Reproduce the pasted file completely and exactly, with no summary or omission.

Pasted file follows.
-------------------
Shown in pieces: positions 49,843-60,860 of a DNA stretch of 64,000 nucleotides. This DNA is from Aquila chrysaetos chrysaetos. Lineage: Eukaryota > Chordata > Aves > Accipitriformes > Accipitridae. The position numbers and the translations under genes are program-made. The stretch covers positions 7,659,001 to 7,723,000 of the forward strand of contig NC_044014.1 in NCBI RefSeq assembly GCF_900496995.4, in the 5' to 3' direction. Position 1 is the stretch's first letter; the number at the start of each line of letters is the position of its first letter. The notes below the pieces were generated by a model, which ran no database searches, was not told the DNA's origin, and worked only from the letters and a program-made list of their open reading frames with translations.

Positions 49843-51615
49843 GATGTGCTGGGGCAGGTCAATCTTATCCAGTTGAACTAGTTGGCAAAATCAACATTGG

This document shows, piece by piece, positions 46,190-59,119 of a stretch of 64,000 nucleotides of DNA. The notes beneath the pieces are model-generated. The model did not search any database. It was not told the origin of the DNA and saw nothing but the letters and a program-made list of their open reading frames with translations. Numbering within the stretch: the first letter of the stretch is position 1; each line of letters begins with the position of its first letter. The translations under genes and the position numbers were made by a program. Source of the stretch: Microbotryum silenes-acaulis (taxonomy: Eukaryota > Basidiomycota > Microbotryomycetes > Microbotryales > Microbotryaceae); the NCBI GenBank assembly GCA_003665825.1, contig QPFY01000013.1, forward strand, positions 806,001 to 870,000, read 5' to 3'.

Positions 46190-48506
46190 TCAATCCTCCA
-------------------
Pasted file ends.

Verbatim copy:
Shown in pieces: positions 49,843-60,860 of a DNA stretch of 64,000 nucleotides. This DNA is from Aquila chrysaetos chrysaetos. Lineage: Eukaryota > Chordata > Aves > Accipitriformes > Accipitridae. The position numbers and the translations under genes are program-made. The stretch covers positions 7,659,001 to 7,723,000 of the forward strand of contig NC_044014.1 in NCBI RefSeq assembly GCF_900496995.4, in the 5' to 3' direction. Position 1 is the stretch's first letter; the number at the start of each line of letters is the position of its first letter. The notes below the pieces were generated by a model, which ran no database searches, was not told the DNA's origin, and worked only from the letters and a program-made list of their open reading frames with translations.

Positions 49843-51615
49843 GATGTGCTGGGGCAGGTCAATCTTATCCAGTTGAACTAGTTGGCAAAATCAACATTGG

This document shows, piece by piece, positions 46,190-59,119 of a stretch of 64,000 nucleotides of DNA. The notes beneath the pieces are model-generated. The model did not search any database. It was not told the origin of the DNA and saw nothing but the letters and a program-made list of their open reading frames with translations. Numbering within the stretch: the first letter of the stretch is position 1; each line of letters begins with the position of its first letter. The translations under genes and the position numbers were made by a program. Source of the stretch: Microbotryum silenes-acaulis (taxonomy: Eukaryota > Basidiomycota > Microbotryomycetes > Microbotryales > Microbotryaceae); the NCBI GenBank assembly GCA_003665825.1, contig QPFY01000013.1, forward strand, positions 806,001 to 870,000, read 5' to 3'.

Positions 46190-48506
46190 TCAATCCTCCA